• Matthew

                You don’t know anything about my 6-7 years of work with those two company’s in the Deep US South and in the Southeast but, hey, that’s never stopped you from slander by innuendo before so I’m beyond caring what you emote. “Perhaps” you stereotype too much. I know that it is hard work but, try getting all of the facts before you charge off into the night with your blinders on. See the contributor’s page for this blog for a link to my Linked-in resume if you want more info to twist against me.

  2. The way I look at these broad correlational studies is to take a real life area near me and ask two questions-(1) Is this true where I live/or where I worked? And (2) if it’s not true, what specific mechanism do the authors propose for how this happens? Actually, 2 is always a good question. Because usually in science, you would need to have a hypothesis. You test this hypothesis for why differences exist.You would also test other hypotheses. But first you have to find a difference to explain.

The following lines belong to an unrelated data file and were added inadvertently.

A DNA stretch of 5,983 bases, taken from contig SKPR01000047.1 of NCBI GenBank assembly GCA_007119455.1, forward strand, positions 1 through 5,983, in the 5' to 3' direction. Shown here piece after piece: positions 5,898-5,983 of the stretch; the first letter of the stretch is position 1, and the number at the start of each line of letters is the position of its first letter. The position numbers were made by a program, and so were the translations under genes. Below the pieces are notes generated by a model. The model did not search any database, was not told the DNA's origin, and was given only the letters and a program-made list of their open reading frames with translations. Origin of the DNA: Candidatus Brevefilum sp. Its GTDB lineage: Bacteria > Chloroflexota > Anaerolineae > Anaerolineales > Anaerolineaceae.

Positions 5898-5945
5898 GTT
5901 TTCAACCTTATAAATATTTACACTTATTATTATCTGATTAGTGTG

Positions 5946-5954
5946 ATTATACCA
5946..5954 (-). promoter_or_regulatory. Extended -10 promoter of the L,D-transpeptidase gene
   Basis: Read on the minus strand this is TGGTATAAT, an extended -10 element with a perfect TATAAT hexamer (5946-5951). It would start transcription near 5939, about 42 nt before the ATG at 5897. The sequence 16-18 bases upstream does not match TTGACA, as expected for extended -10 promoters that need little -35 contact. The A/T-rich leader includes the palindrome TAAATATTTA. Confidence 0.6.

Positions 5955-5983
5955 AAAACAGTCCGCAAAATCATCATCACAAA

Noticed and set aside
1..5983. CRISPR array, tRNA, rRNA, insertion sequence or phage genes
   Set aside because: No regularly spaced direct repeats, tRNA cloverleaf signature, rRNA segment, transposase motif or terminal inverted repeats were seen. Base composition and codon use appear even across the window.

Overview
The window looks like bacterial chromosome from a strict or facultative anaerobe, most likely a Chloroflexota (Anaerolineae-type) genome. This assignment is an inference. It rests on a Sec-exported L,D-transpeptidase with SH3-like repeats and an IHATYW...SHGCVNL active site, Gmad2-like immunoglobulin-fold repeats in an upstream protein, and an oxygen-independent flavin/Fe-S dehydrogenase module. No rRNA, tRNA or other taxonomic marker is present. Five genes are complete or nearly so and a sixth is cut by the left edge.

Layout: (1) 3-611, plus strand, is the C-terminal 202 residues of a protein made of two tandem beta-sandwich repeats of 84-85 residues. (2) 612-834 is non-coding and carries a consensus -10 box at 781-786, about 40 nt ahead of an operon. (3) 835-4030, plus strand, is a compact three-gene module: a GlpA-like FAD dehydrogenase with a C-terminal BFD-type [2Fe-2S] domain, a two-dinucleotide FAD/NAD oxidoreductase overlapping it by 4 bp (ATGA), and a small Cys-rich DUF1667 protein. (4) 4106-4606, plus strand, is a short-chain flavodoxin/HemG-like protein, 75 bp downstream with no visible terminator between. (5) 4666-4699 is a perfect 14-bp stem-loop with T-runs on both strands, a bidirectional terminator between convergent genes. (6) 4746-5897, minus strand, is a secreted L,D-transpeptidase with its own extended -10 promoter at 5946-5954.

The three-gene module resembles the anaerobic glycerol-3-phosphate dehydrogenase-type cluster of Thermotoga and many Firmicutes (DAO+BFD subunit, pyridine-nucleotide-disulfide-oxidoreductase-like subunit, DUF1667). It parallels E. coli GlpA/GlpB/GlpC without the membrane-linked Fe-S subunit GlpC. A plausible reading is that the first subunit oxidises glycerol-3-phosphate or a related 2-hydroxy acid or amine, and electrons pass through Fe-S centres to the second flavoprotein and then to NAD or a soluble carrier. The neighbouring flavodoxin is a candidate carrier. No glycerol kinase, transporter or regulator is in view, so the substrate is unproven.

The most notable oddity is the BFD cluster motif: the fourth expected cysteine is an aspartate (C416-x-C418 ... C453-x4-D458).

So for me, I took central Oregon, where I spent a lot of work time on the ground. Our protected areas were “protected” (wilderness) because they were high, with poor growing conditions, so no roads had gotten into them. Even in Colorado, this is often the case. Higher, wetter, smaller trees. The authors say they corrected for that, but given their previous work (honestly) I would have a low level of trust for models that are complicated enough to take into account vegetation and weather combos across the western US.